Monday, July 20, 2015

Top detective who worked on some of Britain's biggest murder cases is sacked for sexually harassing female colleagues

A top murder squad detective has been sacked for sexually harassing female colleagues.

Detective Chief Inspector Wayne Jones, who has worked on some of the country's biggest murder cases, was suspended after a married junior officer reported him to West Midlands Police bosses in January 2014.

The victim complained her life was made 'hell' with persistent sexually inappropriate comments after she rejected his advances between 2012 and 2013.

Her actions prompted three other female colleagues to come forward who also claimed DCI Jones had made repeated unwanted advances and lewd comments.

Force bosses launched an investigation and the complaints were upheld following a four-day hearing overseen by the force's Professional Standards Department.

DCI Jones was dismissed on May 22 for gross misconduct but it is understood he plans to appeal the decision and take the force to an employment tribunal.

Chief Inspector Darren Walsh, from West Midlands Police's Professional Standards Department, said: 'While our investigation uncovered evidence of sexual harassment, the officer's behaviour was not found to amount to a criminal offence.

'The vast majority of people who work for us treat one another with respect. However, this officer's behaviour clearly fell short of the standards expected of him.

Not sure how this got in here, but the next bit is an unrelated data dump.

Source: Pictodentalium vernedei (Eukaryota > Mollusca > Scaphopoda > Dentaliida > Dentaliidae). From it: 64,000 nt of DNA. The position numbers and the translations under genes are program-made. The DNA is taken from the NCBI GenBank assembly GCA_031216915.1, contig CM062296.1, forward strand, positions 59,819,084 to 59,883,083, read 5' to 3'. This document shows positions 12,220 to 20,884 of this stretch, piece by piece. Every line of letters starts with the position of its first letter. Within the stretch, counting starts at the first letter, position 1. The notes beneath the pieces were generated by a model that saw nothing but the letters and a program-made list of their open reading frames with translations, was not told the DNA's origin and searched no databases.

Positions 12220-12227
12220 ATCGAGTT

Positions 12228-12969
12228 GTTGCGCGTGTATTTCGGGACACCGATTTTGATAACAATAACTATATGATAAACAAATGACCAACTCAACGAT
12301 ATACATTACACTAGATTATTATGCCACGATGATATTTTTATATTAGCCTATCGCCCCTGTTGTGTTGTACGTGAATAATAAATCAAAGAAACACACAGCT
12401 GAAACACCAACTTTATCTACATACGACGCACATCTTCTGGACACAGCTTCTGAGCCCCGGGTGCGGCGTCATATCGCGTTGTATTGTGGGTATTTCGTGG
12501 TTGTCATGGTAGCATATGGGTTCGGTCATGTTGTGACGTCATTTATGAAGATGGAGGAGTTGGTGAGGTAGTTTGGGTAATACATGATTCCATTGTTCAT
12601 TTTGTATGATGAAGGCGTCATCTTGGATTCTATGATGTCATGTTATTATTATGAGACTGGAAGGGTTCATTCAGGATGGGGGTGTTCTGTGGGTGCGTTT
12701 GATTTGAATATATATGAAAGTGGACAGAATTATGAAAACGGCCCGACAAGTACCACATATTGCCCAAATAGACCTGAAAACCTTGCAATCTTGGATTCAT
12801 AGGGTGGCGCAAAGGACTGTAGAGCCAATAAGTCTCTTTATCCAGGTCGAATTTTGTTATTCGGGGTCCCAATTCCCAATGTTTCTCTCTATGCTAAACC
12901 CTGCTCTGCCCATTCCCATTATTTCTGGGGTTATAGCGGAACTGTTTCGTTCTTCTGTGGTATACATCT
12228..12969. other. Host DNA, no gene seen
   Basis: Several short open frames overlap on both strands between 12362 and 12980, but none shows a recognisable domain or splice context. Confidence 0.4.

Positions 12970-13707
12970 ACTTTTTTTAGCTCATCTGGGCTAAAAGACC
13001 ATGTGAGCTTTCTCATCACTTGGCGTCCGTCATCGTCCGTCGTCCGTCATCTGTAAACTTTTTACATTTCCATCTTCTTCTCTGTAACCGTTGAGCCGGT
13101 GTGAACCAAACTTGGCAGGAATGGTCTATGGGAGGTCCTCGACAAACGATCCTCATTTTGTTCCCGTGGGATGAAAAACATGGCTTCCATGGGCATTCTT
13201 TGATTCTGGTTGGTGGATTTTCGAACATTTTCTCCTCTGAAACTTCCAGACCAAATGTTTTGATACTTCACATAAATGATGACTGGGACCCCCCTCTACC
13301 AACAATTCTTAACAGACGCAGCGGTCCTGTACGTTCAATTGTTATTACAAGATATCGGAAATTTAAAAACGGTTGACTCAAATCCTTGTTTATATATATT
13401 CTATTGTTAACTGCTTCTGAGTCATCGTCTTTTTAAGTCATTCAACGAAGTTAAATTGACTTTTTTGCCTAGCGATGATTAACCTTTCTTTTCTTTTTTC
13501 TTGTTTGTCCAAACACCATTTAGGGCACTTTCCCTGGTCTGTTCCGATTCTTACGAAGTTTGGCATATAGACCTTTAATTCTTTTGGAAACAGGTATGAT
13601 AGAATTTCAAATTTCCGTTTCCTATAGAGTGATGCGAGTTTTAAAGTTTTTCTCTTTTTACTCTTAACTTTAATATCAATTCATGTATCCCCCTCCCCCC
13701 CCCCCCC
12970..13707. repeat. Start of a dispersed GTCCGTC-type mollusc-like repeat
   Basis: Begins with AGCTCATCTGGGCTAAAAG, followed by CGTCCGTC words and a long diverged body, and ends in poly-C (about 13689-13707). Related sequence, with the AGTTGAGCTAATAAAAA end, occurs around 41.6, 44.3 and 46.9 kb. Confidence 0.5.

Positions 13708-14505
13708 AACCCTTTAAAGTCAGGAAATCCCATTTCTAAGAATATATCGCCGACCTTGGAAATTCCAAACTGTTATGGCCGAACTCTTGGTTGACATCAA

'We hope his dismissal will reassure our employees and the wider public of our commitment to take action where evidence of wrongdoing is found.'

A spokesman for West Midlands Police said: 'An investigation by the force's Professional Standards Department was launched in January 2014 following complaints the former Chief Inspector had made inappropriate comments of a sexual nature towards four female colleagues between 2012 and 2013.

'The officer was suspended and the matter was referred to the Independent Police Complaints Commission, who determined a local investigation should be conducted.

'Evidence from the investigation was then presented at the misconduct hearing - conducted by Assistant Chief Constable Garry Forsyth - which found the officer had breached the standards of professional behaviour expected of him.

'He was dismissed from the force with immediate effect.'

DCI Jones headed up the force's elite Serious Organised Crime Unit (SOCU) from June 2013 to the time of his suspension and has worked on more than 50 murder cases.

He joined the force in 1993. In addition to heading SOCU, the former DCI also led the force's Murder Investigation and Review Team from June 2012 to June 2013.

The role involved overseeing murder investigations ranging from domestic homicide to a terrorist-related killing, with responsibility for three teams across the force.

His profile lists his 'responsibilities and key achievements' as including 'training and recruitment of staff including coaching, guiding and mentoring within all levels of the business.'

He also states he guarantees 'high operational standards evident to the customers and so ensuring high public satisfaction.'

Original report here

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